What Increases the Risk of Tooth Decay?
Although most people are at risk of developing cavities, some factors make you more prone to it. Let’s learn about some of them in further detail below:
1. Location of the tooth
Molars and premolars are the most at risk of developing cavities and tooth decay. This is because they have several pits and roots in which food particles can get collected. That is why it is more challenging to keep them clean compared to the more reachable front teeth.
2. Habit of Frequent Snacking
Suppose you have a habit of snacking on sugary foods and drinks. In that case, the bacteria in your mouth feed on them and produce acids that damage your tooth and accelerate the decay process. Soft drinks and soda are like a continuous supply of acid to your mouth.
3. Choice of Diet
Certain foods cling to your teeth longer than others. Suppose your diet includes foods like milk, sugar, cookies, dry cereal, honey, ice cream, soda, chips, and desserts in a large quantity. In that case, you’re at a higher risk of developing cavities.
4. Inadequate Oral Hygiene
If you don’t clean your teeth and mouth correctly and adequately, plaque will begin to form. As a result, your teeth will decay quickly. Brushing, flossing, and taking care of your oral hygiene is essential for reducing the risk of tooth decay.
5. Lack of Fluoride
Fluoride is a natural mineral that is the most effective at preventing cavities and tooth decay. If your toothpaste and water don’t include fluoride, your teeth become more likely to develop cavities. Make sure you buy a mouth rinse and toothpaste rich in fluoride to prevent tooth decay.
6. Your Age
Although cavities are common in people of all ages, some ages are more at risk than others. Young children, teenagers, and older adults are the most at risk of cavities. If you belong to any of those age groups, you need to be more vigilant about your oral hygiene.
7. Dry Mouth
If you have a dry mouth condition, you’re at a higher risk of cavities and tooth decay. The saliva in your mouth prevents tooth decay by removing foods and plaque from your teeth. Saliva also contains substances that counteract the acid produced by bacteria.
Visit your dentist and figure out the reason for your dry mouth. Some medicines, health conditions, and treatments such as radiation and chemotherapy can all cause dry mouth, which increases the risk of cavities.
8. Worn fillings
If you wear a dental device, such as a worn filling, it can weaken, break down, and create rough edges. As a result, plaque starts building upon them quickly, and it becomes challenging to remove it. When dental devices don’t fit well anymore, plaque develops underneath them and t causes the tooth to decay.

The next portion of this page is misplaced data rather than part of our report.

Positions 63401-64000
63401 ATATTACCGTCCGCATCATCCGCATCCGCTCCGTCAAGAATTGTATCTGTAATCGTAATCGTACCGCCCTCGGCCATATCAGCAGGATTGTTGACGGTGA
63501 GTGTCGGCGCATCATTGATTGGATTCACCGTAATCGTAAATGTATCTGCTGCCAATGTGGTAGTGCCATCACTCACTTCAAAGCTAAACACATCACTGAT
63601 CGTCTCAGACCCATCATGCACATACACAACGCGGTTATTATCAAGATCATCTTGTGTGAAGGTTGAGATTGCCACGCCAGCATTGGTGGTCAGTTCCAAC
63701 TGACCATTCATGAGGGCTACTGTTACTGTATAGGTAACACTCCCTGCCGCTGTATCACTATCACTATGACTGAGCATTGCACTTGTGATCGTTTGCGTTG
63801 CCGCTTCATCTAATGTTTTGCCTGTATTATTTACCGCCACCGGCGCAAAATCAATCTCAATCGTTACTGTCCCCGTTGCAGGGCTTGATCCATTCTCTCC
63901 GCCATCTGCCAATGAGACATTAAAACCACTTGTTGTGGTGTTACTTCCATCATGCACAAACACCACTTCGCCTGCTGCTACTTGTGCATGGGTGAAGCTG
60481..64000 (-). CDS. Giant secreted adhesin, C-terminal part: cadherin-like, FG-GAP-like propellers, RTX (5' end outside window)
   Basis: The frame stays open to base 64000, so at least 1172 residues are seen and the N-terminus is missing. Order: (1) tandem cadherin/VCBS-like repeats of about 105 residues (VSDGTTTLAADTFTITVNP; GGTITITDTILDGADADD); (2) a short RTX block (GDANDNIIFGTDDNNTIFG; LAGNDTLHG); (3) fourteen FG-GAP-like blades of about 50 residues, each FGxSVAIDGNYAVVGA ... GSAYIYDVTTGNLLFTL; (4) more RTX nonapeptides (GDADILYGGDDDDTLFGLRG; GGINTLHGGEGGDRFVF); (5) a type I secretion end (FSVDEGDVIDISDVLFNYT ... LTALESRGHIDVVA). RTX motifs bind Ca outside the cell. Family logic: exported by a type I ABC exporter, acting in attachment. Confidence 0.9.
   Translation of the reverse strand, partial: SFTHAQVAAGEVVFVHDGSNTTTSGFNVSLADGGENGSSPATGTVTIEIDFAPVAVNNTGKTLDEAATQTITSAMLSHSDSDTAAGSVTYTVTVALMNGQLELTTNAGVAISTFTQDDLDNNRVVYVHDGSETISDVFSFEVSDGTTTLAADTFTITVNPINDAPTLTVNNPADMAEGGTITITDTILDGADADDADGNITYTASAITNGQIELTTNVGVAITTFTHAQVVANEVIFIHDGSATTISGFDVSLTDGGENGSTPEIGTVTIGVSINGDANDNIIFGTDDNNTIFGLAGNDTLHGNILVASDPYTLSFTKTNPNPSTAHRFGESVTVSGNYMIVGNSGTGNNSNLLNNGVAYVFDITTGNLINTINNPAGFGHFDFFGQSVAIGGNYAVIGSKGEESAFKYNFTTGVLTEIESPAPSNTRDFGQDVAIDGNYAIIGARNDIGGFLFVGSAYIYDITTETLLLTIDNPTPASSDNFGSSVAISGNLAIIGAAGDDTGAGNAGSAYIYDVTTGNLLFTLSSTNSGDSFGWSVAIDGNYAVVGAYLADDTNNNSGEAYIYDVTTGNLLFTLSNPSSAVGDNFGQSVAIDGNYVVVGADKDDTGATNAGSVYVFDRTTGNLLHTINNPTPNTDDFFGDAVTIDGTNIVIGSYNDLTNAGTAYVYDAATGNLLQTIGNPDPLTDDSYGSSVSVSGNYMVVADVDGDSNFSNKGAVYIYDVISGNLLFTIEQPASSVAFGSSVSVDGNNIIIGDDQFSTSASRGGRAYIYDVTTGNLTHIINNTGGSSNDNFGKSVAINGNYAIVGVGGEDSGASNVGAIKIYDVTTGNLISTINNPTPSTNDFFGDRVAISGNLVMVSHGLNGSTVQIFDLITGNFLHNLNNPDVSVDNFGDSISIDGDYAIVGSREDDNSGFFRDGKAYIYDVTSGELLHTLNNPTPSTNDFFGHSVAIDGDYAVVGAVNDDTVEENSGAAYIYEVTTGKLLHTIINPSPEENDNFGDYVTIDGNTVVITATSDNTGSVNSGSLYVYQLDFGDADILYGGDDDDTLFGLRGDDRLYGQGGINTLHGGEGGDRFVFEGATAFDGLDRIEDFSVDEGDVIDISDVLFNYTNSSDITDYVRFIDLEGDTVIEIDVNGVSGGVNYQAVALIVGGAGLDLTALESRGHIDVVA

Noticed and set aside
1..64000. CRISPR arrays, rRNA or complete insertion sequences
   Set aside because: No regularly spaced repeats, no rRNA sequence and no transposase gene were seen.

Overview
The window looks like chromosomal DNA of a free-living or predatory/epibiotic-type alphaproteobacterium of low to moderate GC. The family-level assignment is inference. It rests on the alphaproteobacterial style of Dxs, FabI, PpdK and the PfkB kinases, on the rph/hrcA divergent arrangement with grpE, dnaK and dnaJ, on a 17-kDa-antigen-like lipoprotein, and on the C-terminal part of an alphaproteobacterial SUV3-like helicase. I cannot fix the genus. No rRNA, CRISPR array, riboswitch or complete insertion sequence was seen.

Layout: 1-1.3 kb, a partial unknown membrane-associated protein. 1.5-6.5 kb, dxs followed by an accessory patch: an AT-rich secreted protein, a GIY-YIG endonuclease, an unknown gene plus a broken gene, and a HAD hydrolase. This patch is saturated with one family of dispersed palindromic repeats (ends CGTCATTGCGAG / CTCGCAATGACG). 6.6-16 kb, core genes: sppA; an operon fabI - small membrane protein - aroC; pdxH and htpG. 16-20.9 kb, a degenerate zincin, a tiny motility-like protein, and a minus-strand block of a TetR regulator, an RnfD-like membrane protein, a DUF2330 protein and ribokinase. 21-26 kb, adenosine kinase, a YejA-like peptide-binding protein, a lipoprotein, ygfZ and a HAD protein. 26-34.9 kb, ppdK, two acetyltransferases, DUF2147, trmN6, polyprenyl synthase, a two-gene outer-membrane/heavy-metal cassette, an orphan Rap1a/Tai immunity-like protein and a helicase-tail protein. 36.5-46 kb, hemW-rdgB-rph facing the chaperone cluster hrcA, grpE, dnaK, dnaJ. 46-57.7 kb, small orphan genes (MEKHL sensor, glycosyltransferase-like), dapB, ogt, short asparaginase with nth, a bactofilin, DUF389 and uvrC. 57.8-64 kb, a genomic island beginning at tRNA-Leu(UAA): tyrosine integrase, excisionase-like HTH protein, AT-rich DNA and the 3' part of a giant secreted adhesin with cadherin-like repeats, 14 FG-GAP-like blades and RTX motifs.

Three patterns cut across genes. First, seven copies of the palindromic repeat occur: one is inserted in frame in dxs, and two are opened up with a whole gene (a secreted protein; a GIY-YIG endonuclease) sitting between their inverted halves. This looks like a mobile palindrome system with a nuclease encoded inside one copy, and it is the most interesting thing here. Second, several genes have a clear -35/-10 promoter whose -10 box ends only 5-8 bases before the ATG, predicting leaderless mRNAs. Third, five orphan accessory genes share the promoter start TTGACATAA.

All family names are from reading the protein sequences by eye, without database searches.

9. Bedtime Feeding
Infants have a higher risk of developing cavities when they are fed just before bedtime. Whether you feed them milk, formula, or juice, all contain a high quantity of sugar and attach to the teeth for a long time, causing bacteria to produce plaque.
10. Eating Disorders
If you have eating disorders, such as bulimia and anorexia, it can cause your tooth to decay and form cavities. When a person vomits repeatedly, the stomach’s acid washes over the teeth and damages the enamel. Moreover, these eating disorders also cause dryness in the mouth, which leads to tooth decay.
If a person has heartburn, known as GERD, it can bring out the stomach fluid to flow into the mouth and wash over the teeth’ enamel. As a result, the teeth are damaged and begin to decay. Make sure you consult with your dentist about your condition.
How to Prevent Tooth Decay?
Here are a few preventive tips that will help you protect your teeth from decay and cavities:
1. Brush and Rinse your Teeth with Fluoride-Rich Paste and Rinses
If you want to prevent cavities and tooth decay, then you need to ensure that you wash your teeth at least twice a day with fluoride-rich toothpaste. Make sure you floss after it to clean the space between your teeth. Additionally, consider rinsing your mouth after having meals. Choose a mouthwash that contains high quantities of fluoride.
2. Visit Your Dentist Regularly
Visit your dentist regularly for checkups and professional teeth cleaning, so any severe problem can be prevented timely. At the very least, visit your dentist every six months.
3. Consider Getting Dental Sealants
Sealants are protective plastic coatings applied over the surface of the back teeth. These sealants cover all the crannies and pits in your molars and protect the enamel from plaque and acid. Dentists recommend sealants for young children to protect their teeth from decay.
4. Drink Water with Fluoride
Instead of bottled water, consider switching to tap water because it contains fluoride and other minerals. The fluoride will keep your teeth protected from plaque formation and eventual decay.
5. Avoid Snacking Frequently
If you want to keep your teeth healthy and clean, you need to control your eating habits. Reduce sugary items from your diet. Make sure you’re not snacking frequently throughout the day.
6. Choose a Healthier Diet
An unhealthy diet plays a significant role in developing cavities in your teeth. Make sure you’re choosing healthy options that contain low to no sugar.
Consider Antibacterial Treatment
If you have a medical condition that makes your teeth vulnerable to decay, then consider consulting with your dentist about a possible antibacterial treatment to remove harmful bacteria from your mouth.
Although you can’t reverse already damaged tooth decay, you can certainly prevent it by maintaining good oral hygiene and visiting your dentist regularly in Sacramento.
If you’re experiencing tooth decay symptoms, then get in touch with Dr. Owyoung at Soft Touch right now for expert consultation and treatment!